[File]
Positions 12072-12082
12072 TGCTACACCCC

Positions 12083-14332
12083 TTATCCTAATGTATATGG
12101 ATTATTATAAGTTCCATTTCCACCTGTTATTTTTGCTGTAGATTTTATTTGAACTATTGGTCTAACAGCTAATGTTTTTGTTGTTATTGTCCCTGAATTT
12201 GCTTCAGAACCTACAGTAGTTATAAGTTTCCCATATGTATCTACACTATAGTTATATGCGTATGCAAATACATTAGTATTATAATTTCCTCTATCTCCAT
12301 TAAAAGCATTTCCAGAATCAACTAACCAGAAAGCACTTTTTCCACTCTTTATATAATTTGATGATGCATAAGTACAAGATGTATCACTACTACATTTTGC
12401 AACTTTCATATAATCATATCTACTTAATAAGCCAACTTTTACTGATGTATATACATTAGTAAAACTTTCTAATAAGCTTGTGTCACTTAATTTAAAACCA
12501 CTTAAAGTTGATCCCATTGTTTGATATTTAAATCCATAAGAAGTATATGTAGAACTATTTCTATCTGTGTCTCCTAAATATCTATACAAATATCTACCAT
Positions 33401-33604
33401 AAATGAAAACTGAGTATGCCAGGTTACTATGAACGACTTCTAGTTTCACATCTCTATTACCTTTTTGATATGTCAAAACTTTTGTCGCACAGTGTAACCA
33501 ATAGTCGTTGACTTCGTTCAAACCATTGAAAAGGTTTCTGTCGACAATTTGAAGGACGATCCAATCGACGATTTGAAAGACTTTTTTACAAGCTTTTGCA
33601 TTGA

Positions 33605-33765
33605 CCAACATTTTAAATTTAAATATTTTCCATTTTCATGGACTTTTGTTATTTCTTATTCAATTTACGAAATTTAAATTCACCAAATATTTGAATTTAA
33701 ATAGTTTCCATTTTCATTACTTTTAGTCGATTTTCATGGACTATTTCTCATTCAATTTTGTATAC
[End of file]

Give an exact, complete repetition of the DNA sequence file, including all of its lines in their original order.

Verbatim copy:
Positions 12072-12082
12072 TGCTACACCCC

Positions 12083-14332
12083 TTATCCTAATGTATATGG
12101 ATTATTATAAGTTCCATTTCCACCTGTTATTTTTGCTGTAGATTTTATTTGAACTATTGGTCTAACAGCTAATGTTTTTGTTGTTATTGTCCCTGAATTT
12201 GCTTCAGAACCTACAGTAGTTATAAGTTTCCCATATGTATCTACACTATAGTTATATGCGTATGCAAATACATTAGTATTATAATTTCCTCTATCTCCAT
12301 TAAAAGCATTTCCAGAATCAACTAACCAGAAAGCACTTTTTCCACTCTTTATATAATTTGATGATGCATAAGTACAAGATGTATCACTACTACATTTTGC
12401 AACTTTCATATAATCATATCTACTTAATAAGCCAACTTTTACTGATGTATATACATTAGTAAAACTTTCTAATAAGCTTGTGTCACTTAATTTAAAACCA
12501 CTTAAAGTTGATCCCATTGTTTGATATTTAAATCCATAAGAAGTATATGTAGAACTATTTCTATCTGTGTCTCCTAAATATCTATACAAATATCTACCAT
Positions 33401-33604
33401 AAATGAAAACTGAGTATGCCAGGTTACTATGAACGACTTCTAGTTTCACATCTCTATTACCTTTTTGATATGTCAAAACTTTTGTCGCACAGTGTAACCA
33501 ATAGTCGTTGACTTCGTTCAAACCATTGAAAAGGTTTCTGTCGACAATTTGAAGGACGATCCAATCGACGATTTGAAAGACTTTTTTACAAGCTTTTGCA
33601 TTGA

Positions 33605-33765
33605 CCAACATTTTAAATTTAAATATTTTCCATTTTCATGGACTTTTGTTATTTCTTATTCAATTTACGAAATTTAAATTCACCAAATATTTGAATTTAA
33701 ATAGTTTCCATTTTCATTACTTTTAGTCGATTTTCATGGACTATTTCTCATTCAATTTTGTATAC